We're cleaning up now, but my city is wounded. We're still without electricity, but we're so blessed. So many people lost everything, including their lives. It's going to be a long time before things are "normal" again. Ty is here, and it made all the difference in the world -- Aidan has his daddy for a while, and I have my best friend. It makes things a whole lot easier to take.

Thursday, September 11, 2008

hurricane ike

Here we go, Houston. It's time to hunker down.

It doesn't look like we're going to be able to dodge this one. The Houston/Galveston area is currently in the direct path for a very BIG hurricane, with landfall expected early Saturday morning. And I'll be honest ... it's pretty scary. The forecasts have become bleaker and bleaker for our area. Every time I turn the TV on, the news gets worse and storm seems to have taken even closer aim at us.

I've decided not to evacuate. I'm on the west side of Houston, and hoping that we'll be able to ride things out. I just don't want to brave the mass exodus out of the city, although we're still considering heading out to College Station at a moment's notice, if things change any more. Trying to move the dogs, Aidan, my mom, and all of our important possessions in a Honda Accord just isn't something I think we can do without Ty here (and where oh where is his big ol' truck when we need it?).

We've been compiling supplies all hurricane season this year, but it still puts a pit in my stomach as I second-guess myself and our readiness? Do we have enough water? Do we have enough batteries? Do we have enough lighting? How about communication with the outside world? I have Ty's crazy-fancy radio, but I've never used it. I've got my laptop and plan to take home my work laptop as well, for a back-up.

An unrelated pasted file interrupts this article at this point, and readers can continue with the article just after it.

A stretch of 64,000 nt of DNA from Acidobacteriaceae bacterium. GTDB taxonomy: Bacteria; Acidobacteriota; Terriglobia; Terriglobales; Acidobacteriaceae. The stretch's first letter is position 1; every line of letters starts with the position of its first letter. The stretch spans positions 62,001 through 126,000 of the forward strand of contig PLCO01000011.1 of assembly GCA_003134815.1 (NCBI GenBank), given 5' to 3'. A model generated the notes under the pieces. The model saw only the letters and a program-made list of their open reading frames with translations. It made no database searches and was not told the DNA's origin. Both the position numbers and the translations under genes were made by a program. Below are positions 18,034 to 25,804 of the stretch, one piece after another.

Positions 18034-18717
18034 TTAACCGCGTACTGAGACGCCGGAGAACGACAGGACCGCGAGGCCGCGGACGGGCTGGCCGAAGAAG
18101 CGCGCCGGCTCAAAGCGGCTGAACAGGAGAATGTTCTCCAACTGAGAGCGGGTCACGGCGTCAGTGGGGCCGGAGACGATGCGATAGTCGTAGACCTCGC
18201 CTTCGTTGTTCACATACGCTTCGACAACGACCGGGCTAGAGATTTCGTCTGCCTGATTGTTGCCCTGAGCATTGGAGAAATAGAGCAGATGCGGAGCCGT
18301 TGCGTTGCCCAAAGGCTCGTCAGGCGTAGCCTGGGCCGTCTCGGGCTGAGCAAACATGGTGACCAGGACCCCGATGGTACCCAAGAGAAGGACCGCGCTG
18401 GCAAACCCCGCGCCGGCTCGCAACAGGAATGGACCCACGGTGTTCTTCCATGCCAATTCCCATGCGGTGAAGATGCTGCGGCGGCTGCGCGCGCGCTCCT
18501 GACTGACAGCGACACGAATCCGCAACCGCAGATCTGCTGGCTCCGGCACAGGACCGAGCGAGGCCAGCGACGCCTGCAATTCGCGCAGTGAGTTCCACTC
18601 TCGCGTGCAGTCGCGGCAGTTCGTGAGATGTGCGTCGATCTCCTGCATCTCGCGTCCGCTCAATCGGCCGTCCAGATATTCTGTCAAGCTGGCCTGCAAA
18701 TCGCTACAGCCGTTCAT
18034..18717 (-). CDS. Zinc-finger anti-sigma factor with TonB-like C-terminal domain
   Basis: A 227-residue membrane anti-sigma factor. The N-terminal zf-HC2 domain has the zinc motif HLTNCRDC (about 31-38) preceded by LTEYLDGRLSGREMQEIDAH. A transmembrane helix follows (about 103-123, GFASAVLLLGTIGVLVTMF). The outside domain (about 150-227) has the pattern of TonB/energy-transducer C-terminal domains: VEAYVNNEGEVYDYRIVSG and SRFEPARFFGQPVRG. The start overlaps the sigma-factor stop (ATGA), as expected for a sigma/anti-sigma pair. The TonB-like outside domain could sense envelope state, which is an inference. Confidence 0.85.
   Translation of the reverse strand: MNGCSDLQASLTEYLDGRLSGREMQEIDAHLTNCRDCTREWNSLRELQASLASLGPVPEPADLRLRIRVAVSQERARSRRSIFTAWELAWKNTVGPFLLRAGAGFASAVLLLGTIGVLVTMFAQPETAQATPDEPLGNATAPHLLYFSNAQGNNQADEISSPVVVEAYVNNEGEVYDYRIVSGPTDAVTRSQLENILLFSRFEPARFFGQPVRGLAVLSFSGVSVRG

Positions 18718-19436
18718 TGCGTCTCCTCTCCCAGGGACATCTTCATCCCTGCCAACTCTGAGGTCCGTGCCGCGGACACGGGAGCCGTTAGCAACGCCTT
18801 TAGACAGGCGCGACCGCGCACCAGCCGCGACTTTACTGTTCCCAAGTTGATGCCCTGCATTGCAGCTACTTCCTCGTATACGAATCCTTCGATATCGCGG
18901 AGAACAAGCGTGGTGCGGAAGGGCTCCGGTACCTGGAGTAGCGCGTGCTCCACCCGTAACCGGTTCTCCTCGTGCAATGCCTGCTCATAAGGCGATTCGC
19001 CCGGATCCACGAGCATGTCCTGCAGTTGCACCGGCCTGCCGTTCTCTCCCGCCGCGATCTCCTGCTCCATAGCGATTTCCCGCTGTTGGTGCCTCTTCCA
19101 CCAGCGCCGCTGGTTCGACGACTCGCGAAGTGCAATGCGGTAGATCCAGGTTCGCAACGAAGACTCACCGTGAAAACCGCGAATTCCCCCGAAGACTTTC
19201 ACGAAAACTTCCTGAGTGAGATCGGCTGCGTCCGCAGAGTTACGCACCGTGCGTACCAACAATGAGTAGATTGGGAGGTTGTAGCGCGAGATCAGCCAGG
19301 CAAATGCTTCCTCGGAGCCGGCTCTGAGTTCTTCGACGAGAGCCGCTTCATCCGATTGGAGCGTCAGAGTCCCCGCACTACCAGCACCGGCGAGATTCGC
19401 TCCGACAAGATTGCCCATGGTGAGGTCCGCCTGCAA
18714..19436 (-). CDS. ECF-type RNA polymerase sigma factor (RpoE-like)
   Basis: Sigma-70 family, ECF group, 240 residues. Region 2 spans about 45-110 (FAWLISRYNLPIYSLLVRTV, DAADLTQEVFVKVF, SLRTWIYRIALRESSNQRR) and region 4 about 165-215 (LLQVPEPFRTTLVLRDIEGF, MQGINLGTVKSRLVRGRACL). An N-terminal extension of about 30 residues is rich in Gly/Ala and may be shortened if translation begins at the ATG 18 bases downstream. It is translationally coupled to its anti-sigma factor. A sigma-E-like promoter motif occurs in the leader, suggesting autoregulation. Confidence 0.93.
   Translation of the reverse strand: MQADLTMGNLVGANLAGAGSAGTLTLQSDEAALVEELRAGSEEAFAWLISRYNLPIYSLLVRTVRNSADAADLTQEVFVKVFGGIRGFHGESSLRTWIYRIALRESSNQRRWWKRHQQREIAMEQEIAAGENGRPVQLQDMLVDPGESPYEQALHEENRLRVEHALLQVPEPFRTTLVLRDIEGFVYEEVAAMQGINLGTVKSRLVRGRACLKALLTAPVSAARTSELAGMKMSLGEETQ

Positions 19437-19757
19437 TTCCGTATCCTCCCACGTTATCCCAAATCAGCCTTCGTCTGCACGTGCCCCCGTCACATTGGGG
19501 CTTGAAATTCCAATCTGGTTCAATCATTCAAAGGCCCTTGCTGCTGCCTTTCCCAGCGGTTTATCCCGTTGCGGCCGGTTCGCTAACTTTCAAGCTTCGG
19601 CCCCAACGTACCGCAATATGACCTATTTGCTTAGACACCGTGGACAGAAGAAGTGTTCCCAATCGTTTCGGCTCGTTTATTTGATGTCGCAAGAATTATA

So here I sit in my classroom at 7:10 a.m. Thursday, watching the news and listening to the stern tones and warnings of city officials and the Mayor of Houston discussing a possible 18-foot storm surge.

God bless Texas and the city of Houston, and God keep us safe.

Monday, September 01, 2008

unsung heroes

As Hurricane Gustav currently pounds away at New Orleans, I, along with the rest of the country, am following the coverage closely on the news.

Once again, as was the case three years ago during Hurricane Katrina, the men and women of the United States Coast Guard have stepped up and are admirably serving without hesitation. A runaway barge was just secured, in chaotic conditions, by the swift and heroic actions of the USCG. FOXNews' Shepherd Smith went as far as saying that it could've been a definitive move in saving the city.

I've expressed my frustration time and again over some of the sometimes random and seemingly unnecessary operations and trips that Ty has been forced to endure, at the expense of distance away from our family -- and Lord knows I've been vocal about the shortcomings and "wrongs" that we've felt from this branch of the military.

But when push comes to shove, it's times like the current state of things that remind me why he's doing what he does what he does, and why it's very much needed. Even though most folks don't even realize the Coast Guard does anything but board boats checking for life jackets and alcohol, I'm glad they're out there doing what they do, day in and day out.